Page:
New Books: Transatlantic Footholds: Turn-of-the-Century American Women Writers and British Reviewers

Author: Stephanie Palmer

Transatlantic Footholds: Turn-of-the-Century American Women Writers and British Reviewers

Routledge 2019

Transatlantic Footholds: Turn-of-the-Century American Women Writers and British Reviewers analyses British reviews of American women fiction writers, essayists and poets between the periods of literary domesticity and modernism. The book demonstrates that a variety of American women writers were intelligently read in Britain during this era. British reviewers read American women as literary artists, as women and as Americans. While their notion of who counted as “women” was too limited by race and class, they eagerly read these writers for insight about how women around the world were entering debates on women’s place, the class struggle, religion, Indian policy, childrearing, and high society. In the process, by reading American women in varied ways, reviewers became hybrid and dissenting readers. The taste among British reviewers for American women’s books helped change the predominant direction that high culture flowed across the Atlantic from east-to-west to west-to-east. Britons working in London or far afield were deeply invested in the idea of “America.” “America,” their responses prove, is a transnational construct.

Available for purchase from the publisher website:

CFP: Women Afrofuturists for the 2020 CLA Conference (Deadline: 9.1.19)

The Society for the Study of American Women Writers  will sponsor a panel or roundtable  at the 2020 College Literature Association Conference.

The conference theme is Afrofuturism: Diasporic Visions.

The conference will be hosted by the University of Memphis and will take place in Memphis on April 1-4, 2020.

Proposals for papers, a panel, or a roundtable should be submitted by September 1, 2019 to SSAWW President Sandra Zagarell at

For information about the conference go to the CLA website

CFP: “Invisible” Labor and the Business of Print, C19 Conference, (Deadline: 8.19.19)

CFP:“Invisible” Labor and the Business of Print in C19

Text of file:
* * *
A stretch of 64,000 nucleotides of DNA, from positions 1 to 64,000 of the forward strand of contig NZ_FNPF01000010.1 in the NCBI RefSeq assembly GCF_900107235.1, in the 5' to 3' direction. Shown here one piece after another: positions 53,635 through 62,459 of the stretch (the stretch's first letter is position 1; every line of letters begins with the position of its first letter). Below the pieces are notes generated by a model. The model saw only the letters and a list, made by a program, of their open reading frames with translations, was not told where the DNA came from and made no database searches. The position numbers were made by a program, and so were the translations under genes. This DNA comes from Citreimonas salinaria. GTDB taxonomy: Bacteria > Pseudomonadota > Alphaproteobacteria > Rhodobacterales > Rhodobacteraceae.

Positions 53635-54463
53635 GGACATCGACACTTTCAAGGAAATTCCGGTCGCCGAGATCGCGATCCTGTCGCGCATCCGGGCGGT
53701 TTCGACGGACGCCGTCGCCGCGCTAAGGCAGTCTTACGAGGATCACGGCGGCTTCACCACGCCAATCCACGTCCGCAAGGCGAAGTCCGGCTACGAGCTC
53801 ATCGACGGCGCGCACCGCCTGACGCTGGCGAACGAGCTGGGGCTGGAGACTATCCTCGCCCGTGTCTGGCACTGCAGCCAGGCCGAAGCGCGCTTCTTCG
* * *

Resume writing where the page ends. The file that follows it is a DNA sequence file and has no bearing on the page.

This proposed panel investigates conceptions of labor and business in commercial publishing, focusing on the (in)visibility of the working people, practices, and spaces that supported literary production in the long nineteenth century. How was the nature and value of such labor imagined? To what extent does that imagination emerge in the archives, and to what extent has it remained invisible to scholars or across disciplinary boundaries? In seeking to illuminate unseen or unappreciated types of work in the business of print as the publishing industry rapidly expanded, we aim to trace new contexts concerning the very foundations of C19 literature and culture, highlight dissenting figures and modes of production, and reexamine relationships among labor, value, and art in the period. 

We welcome submissions from scholars in all fields, including literature, book history, and material culture studies. Papers might explore representations of literary labor, the cultural work of print/publishing workers, the (in)visibility of raced, gendered, and/or classed labors, intellectual and creative labor, business and marketing practices, copyright, etc.

Please submit a 300-word abstract and short bio to Blevin Shelnutt ( and Kristen Highland ( by Monday, August 19.

CFP: Edith Wharton’s New York, Edith Wharton Society Conference (Deadline: 8.1.2019)

Edith Wharton’s New York: A Conference Sponsored by the Edith Wharton Society

New Yorker Hotel June 17th-20th 2020

Please join the Edith Wharton Society for its upcoming conference marking the centennial anniversary of the publication of Edith Wharton’s Pulitzer-Prize winning novel, The Age of Innocence. We will celebrate this momentous year in New York, the setting not only of so many of Wharton’s works but also of much of her life.

While all topics are welcome, we are particularly interested in whole panels and individual papers that focus on New York as a geographical and thematic element in Wharton’s life and works. Papers could explore the role of New York City and/or the Hudson River Valley in Wharton’s works, Wharton’s own history with the region, or Wharton’s relationship to place and space more generally. Papers that offer new readings of The Age of Innocence—such as new historical approaches or legacies of The Age of Innocence, the novel’s relationship to other works by Wharton and/or her peers, and adaptations of the novel (for film, theater, etc.)—are also welcome.

Since 1920 marks the beginning of what many consider the “later years” of Wharton’s career, examinations of Edith Wharton’s works in the shifting literary and political foundations of post-WWI society are also of interest. The 20s mark the centennial of other significant Wharton texts, and essaysthat examine these later works are of particular interest.

In addition, there will be a keynote speaker and opportunities for tours of local attractions. Further details forthcoming. We welcome submissions for full panels of 4-5 participants and roundtablesof 6-7 participantsas well as individual paper submissions. Please submit proposals no later than August 1st, 2019 to